Using Separate Property to Improve the Other Spouse’s Separate Property
Sometimes, over the course of a marriage, there are transactions between spouses which may result in reimbursement of separate property. That is the subject of this article.
Let’s say Charley and Vanessa are married. Before they got married, Charley had inherited from his parents their family home. It is on a lake outside the city of New Orleans. Sometimes, he and Vanessa go there in the summertime. They have not been going to the house lately though, because it is in disrepair.
A few years after they get married, Vanessa inherits money from a deceased uncle. Charley asks her if she will use some of the money to fix up his family’s old house on the lake. Vanessa agrees, and spends fifty thousand dollars of her inheritance to fix up Charley’s family home.
Now let’s say that Charley and Vanessa decide to get a divorce. They are in the process of trying to divide up their property. The fifty thousand dollars which Vanessa spent on Charley’s lake house becomes an issue between them and their respective lawyers.
According to Louisiana Civil Code article 2367.1, if one spouse uses their separate property to improve the other spouse’s separate property, and does so during the existence of the community regime, than the first spouse is entitled to reimbursement for their separate property used.
In our hypothetical scenario, we can see how this Code article might be applied. Charley inherited his family’s old house before he married Vanessa. These facts suggest that it is his separate property for two reasons: 1) he acquired it before marrying Vanessa, and so before the community regime was created and 2) he inherited the property. Generally, inheritances to one spouse are considered that spouse’s separate property. For the same reason, Vanessa’s inheritance from her uncle is probably also her separate property. That means obviously that the fifty thousand dollars she spent to improve Charley’s family home was also her separate property.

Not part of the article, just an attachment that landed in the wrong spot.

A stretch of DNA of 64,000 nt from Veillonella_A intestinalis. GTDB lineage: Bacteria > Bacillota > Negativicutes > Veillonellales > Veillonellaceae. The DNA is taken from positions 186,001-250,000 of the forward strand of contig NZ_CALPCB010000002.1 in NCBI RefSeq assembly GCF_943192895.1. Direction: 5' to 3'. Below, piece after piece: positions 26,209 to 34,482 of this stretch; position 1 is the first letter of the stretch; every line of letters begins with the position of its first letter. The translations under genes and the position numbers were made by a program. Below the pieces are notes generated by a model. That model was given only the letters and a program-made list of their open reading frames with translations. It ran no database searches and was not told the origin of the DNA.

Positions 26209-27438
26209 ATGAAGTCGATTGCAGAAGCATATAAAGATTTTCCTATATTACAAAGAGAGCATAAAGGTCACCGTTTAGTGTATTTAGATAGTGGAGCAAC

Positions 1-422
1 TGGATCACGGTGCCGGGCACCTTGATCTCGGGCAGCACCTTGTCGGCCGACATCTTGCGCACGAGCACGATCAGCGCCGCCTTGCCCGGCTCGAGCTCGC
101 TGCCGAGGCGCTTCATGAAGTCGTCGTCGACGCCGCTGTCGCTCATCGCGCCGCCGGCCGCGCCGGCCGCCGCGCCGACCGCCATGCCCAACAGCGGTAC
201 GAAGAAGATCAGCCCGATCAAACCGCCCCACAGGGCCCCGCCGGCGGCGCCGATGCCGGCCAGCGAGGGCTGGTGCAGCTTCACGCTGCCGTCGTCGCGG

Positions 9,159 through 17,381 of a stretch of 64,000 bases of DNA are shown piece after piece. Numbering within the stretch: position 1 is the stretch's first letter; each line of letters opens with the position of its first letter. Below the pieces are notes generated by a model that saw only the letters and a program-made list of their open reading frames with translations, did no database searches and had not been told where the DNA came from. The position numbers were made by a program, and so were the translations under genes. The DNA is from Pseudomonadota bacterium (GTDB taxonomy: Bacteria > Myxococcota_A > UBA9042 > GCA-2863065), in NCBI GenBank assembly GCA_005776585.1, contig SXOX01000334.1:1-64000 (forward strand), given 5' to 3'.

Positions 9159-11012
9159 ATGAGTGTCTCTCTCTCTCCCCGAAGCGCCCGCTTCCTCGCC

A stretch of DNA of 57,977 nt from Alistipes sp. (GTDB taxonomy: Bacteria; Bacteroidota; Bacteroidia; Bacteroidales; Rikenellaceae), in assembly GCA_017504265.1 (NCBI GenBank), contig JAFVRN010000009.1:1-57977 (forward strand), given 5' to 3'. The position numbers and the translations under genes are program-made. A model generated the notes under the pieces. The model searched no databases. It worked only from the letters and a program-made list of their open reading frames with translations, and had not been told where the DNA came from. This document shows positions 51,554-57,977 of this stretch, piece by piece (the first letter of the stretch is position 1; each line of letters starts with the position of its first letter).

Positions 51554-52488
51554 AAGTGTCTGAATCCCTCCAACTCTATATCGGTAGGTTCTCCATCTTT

While it is impossible to say for certain, a likely result in the above example would be that, when Charley and Vanessa are divorced, Charley will owe her the fifty thousand dollars.
Remember that most divorces have many incidences like the above example. That is to say, Charley and Vanessa very well might have other pieces of community property, or intertwined community and separate property. If dividing the assets becomes an issue, a court can weigh the respective assets and come to a conclusion about what each spouse is entitled to after everything has been divided. For example, if a court concludes that Charley and Vanessa have a community regime worth 300,000 thousand dollars, than each would be entitled to 150,000 dollars. However, Charley’s debt to Vanessa could reduce his share to 100,000 dollars.
This article is written to be general information only; it should not be taken as formal legal advice. Will Beaumont. New Orleans.
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Collecting reimbursement can become a problem where there is insufficient documentation. For more information on this topic, contact an attorney here.